I think the public is bamboozled into believeing that google can figure all this stuff out. The notion that because a website has a lot of links to it that somehow makes it more valuable was unreliable to begin with. All it has done is given rise to an industry that is dedicated to gaming the system. Webmasters around the world are using whatever methods are necessary to obtain links to their websites including buying links. Google can’t possibly know if you bought a link or not regardless of their proclamations to the contrary. Google’s entire methodology is a farce that is creating a lot of useless make work for webmasters and that is why the industry needs some real competition.

    • Beamer

      I’ve said the same thing, Ralph. I consider link building in the grey hat/black hat category. A website should stand on it’s own merits. Not the amount of links coming to it. Going around begging or paying for links I will not do.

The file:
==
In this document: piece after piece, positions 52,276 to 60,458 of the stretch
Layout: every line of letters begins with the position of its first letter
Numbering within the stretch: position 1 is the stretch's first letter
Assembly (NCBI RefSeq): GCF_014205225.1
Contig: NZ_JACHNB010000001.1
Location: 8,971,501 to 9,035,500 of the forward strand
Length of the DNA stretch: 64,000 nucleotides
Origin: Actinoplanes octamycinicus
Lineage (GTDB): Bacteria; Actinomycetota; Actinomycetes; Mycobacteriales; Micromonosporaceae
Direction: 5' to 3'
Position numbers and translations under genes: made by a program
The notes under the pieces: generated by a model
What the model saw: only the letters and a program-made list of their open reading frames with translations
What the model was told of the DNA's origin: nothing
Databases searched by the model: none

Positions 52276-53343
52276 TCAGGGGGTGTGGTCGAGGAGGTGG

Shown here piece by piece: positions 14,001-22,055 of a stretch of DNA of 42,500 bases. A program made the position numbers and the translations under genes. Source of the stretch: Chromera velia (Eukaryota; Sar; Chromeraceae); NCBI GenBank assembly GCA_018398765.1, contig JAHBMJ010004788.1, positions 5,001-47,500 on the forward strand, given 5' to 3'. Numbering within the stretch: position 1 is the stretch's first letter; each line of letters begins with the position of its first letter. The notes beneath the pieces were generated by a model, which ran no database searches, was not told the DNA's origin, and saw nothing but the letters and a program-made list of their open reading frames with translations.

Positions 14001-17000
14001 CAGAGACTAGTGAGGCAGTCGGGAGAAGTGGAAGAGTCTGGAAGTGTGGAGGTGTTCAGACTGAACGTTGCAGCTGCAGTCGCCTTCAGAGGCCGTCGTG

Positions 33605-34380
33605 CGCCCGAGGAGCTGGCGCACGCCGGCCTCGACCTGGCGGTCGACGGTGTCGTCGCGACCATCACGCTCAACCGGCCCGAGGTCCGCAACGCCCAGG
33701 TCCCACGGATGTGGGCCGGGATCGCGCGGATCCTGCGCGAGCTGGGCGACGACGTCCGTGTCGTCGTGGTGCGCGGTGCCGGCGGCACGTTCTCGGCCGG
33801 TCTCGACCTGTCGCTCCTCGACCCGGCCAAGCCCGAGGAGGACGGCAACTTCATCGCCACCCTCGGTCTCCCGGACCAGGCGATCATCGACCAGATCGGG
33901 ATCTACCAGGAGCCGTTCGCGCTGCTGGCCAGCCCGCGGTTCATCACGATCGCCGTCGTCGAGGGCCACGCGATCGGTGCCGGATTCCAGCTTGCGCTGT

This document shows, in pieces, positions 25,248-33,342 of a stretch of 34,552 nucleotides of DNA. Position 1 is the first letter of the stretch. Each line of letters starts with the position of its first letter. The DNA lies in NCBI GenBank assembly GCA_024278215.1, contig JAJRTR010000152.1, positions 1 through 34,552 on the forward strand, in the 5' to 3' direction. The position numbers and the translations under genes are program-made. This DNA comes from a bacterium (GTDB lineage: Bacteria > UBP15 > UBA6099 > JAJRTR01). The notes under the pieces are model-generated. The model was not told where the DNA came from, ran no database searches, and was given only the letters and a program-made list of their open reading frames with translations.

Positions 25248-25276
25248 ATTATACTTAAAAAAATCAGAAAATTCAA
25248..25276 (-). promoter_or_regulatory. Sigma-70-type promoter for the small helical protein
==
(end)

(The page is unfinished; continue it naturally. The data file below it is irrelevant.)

I get requests to link trade links with my site that never get answered. Links to my site are natural, not bought and paid for nor begged for. They link to me, not me to them.

      Had a new client with a spanking brand new domain. I had it on the first page of Google for their key words and primary market in 3 days. No lie, no link juice, no begging, no paying for links. Didn’t even submit it to the engines. Just sent the spiders to it after I made darn sure the SEO was properly done.

      Said it before and saying it again. Pure organic white hat, internal linking, relevant unique and useful content trumps any masturbatory toy Google comes out with.